LANDSCAPE DISCOURSE IN THE WORKS OF SCOTTISH POETS-EMIGRANTS OF THE USA OF THE XIXTH CENTURY

Research article
DOI:
https://doi.org/10.23670/IRJ.2023.127.96
Issue: № 1 (127), 2023
Suggested:
05.12.2022
Accepted:
28.12.2022
Published:
24.01.2023
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Abstract

The paper investigates the landscape discourse in the nineteenth-century Scottish emigrational poetry of the United States. The landscape occupies a special place in every national poetic discourse as the reflection of the nation’s worldview. The importance of the landscape for the Scottish emigrational poetic context is determined by the ability to establish a connection between "old" and "new" Motherlands to show transformations and shifts in emphasis. National landscapes grew in importance as they began to play an important role in history and introduce characters on a personal level. Places of national importance not only form the chronotope, but also determine the landscape as part of the worldview. Such transformations could be possible because signs of landscape are placed not in relation to topography but in relation to cosmology: they have their own sky, land, and water, as well as natural refuges and wild places.

1. Introduction

Landscape occupies a paradoxical place in the poetry of all ancient people. On the one hand, nature for the paleo-human is much more powerful and, therefore, more important than people: plots of rivers, seas, lakes, mountains, specific peaks, forests, specific groves and trees, animals, birds, fish, etc. – the most archaic plots (in the form of myths, legends, worship rituals, etc.). On the other hand, this is why natural objects become anthropomorphic early on, gaining an anthropomorphic appearance and then a character.

Mythological representations evolve from impersonal "natural energies" to non-human "lords of the elements" and marked natural places, and then on to magical beings capable of entering into dialogue with human characters and also to "human" relationships (love, marriage, childbirth, rescue from enemies, quarrels, revenge, war, wounding, and death).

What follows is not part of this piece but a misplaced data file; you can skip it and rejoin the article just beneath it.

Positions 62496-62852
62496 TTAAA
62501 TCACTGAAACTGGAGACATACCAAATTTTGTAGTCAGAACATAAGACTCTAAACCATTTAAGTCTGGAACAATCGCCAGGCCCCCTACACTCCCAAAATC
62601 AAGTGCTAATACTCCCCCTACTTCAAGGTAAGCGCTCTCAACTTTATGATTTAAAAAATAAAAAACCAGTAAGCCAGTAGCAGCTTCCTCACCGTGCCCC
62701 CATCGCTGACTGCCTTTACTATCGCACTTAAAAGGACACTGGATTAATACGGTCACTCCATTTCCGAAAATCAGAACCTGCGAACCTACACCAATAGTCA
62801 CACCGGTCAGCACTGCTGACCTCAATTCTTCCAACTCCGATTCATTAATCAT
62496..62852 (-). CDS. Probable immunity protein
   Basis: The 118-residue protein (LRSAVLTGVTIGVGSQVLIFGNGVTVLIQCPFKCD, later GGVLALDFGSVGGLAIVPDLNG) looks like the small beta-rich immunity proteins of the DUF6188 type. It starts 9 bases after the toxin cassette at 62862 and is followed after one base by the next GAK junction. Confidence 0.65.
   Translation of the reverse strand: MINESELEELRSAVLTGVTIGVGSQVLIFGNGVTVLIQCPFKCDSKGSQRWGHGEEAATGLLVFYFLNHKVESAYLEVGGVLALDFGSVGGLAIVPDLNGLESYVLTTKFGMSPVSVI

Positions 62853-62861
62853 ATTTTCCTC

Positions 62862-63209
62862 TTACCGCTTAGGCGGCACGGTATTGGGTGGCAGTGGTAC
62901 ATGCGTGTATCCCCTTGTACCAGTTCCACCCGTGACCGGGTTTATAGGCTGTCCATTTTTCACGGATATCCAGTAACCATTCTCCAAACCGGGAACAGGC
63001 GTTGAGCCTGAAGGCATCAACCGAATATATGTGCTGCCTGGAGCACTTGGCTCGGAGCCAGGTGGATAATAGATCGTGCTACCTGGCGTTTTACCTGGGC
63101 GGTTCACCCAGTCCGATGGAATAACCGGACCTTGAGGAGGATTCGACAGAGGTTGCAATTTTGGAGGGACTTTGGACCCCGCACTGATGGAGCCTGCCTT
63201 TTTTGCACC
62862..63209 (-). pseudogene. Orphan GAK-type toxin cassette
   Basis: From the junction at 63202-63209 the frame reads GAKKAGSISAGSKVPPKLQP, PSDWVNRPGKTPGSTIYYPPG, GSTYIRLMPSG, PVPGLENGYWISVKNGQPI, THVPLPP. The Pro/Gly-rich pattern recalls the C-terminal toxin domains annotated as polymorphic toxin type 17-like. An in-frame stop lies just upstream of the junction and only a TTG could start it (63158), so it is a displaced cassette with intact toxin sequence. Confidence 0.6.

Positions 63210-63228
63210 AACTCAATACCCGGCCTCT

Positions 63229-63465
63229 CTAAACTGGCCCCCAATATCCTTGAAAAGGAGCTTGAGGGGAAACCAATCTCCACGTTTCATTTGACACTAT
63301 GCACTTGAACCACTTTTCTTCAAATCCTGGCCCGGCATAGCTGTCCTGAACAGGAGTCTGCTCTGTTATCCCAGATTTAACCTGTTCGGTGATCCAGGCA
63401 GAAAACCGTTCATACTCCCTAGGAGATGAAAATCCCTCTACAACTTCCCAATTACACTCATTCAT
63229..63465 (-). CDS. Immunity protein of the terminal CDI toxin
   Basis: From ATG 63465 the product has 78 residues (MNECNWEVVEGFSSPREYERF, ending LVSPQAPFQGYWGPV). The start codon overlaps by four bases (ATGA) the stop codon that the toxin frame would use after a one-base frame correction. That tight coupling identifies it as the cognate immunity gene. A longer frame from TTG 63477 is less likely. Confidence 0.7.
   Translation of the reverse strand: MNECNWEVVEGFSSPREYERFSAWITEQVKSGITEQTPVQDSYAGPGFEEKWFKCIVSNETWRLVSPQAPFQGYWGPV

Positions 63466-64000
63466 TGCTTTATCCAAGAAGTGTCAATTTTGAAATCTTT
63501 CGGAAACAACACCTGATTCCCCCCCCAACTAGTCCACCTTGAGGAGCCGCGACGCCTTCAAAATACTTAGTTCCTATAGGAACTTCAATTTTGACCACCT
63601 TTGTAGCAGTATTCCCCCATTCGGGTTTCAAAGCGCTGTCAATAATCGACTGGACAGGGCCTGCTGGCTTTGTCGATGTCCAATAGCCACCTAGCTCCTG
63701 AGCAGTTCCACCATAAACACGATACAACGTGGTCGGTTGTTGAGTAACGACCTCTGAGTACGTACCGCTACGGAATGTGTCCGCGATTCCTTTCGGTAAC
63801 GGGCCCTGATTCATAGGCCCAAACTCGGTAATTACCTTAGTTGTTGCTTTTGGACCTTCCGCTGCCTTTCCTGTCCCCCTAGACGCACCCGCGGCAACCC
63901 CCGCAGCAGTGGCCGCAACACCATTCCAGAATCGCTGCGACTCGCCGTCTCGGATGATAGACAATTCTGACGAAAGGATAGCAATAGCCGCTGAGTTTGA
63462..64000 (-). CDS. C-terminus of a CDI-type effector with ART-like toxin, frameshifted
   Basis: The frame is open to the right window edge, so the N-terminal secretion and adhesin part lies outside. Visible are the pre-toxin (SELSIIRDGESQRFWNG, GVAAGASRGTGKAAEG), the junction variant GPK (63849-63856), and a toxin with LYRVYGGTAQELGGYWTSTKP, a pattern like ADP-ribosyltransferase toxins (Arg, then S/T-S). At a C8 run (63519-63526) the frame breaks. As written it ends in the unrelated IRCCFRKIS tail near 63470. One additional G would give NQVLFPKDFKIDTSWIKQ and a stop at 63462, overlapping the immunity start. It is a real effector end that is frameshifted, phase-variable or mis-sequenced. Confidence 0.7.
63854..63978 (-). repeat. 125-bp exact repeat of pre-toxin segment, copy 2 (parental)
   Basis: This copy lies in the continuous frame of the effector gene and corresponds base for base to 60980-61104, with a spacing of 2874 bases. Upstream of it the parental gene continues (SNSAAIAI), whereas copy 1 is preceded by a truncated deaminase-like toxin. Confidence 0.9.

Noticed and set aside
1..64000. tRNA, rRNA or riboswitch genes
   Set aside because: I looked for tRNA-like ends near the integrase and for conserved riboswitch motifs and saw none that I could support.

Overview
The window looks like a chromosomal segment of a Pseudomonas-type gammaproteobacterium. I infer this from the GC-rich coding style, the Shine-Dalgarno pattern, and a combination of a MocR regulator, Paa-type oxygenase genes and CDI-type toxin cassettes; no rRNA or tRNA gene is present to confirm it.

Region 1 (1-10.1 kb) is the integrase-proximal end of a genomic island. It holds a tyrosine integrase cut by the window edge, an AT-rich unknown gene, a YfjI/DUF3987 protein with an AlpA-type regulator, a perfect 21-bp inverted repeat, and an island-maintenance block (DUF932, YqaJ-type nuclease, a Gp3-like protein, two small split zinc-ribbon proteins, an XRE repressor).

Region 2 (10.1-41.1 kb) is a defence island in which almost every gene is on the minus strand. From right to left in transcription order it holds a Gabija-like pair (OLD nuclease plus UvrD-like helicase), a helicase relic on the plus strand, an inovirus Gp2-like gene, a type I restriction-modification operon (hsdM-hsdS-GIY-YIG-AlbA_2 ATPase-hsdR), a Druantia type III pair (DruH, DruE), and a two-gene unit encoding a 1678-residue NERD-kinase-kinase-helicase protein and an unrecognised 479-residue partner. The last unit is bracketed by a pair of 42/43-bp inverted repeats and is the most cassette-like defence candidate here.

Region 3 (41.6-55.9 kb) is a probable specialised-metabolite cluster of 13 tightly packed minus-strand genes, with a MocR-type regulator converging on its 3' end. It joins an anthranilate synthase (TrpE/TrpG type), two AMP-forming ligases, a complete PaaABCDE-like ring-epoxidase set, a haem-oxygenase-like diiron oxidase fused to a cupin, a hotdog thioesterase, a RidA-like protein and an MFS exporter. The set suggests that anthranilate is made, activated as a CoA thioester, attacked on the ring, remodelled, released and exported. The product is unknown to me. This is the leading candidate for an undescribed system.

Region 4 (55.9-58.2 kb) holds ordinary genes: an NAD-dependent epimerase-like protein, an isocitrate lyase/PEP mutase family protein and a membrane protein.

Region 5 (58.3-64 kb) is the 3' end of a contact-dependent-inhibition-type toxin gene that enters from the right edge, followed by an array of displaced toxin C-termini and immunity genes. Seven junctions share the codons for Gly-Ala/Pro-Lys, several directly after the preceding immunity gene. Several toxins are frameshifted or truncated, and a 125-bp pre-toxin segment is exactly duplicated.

Scottish landscapes are no exception. The territory of Scotland itself is replete with faults in the earth's crust, water-fissure gorges (lochs), bizarre mountaintops and caves, swampy heaths, and dense forests. All of these natural (geophysical, hydrological, botanical, and zoological) observations have been included in Scottish pagan rituals since ancient times, later in myths, later in ballads, songs, and local legends. 

The purpose of the article is to analyse the artistic transformation of landscape in the nineteenth-century Scottish emigrant poets’ views of the world.

Objectives:

1) to analyse the sociohistorical background of Scottish emigrational discourse of the XIXth century;

2) to reveal specific landscape characteristics of emigrants’ visions of the landscapes;

3) to identify the way the natural landscape transforms into a national view of the world.

The poetic texts of the nineteenth-century Scottish emigrants containing landscape descriptions served as the material for this study.

The article’s novelty stems from the examination of specific aspects of the landscape discourse of Scottish poets and Scottish poet-emigrants to the United States in the nineteenth-century.

2. Research methods and principles

When conducting the research, the methods of comparative analysis, genre analysis, and content analysis were used.

3. Main results

Landscape discourse is relevant to the poetic works of many authors. The scientific approaches to landscape analysis and interpretation are determined by the research goals and objectives.

Scottish emigration in the XIXth century was predominantly economic

,
,
,
. The result of this emigration was the appearance of the nineteenth-century Scottish emigrational poetic discourse in the United States. According to research, this segment of Scottish-American literature is complex and multilayered, with duality being one of the key concepts
,
. Landscape became one of the most significant parts of Scottish emigrational literature.